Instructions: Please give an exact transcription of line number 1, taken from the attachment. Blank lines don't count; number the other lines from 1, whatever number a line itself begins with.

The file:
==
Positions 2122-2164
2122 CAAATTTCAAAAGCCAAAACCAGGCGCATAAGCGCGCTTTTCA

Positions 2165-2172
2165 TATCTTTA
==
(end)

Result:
Positions 2122-2164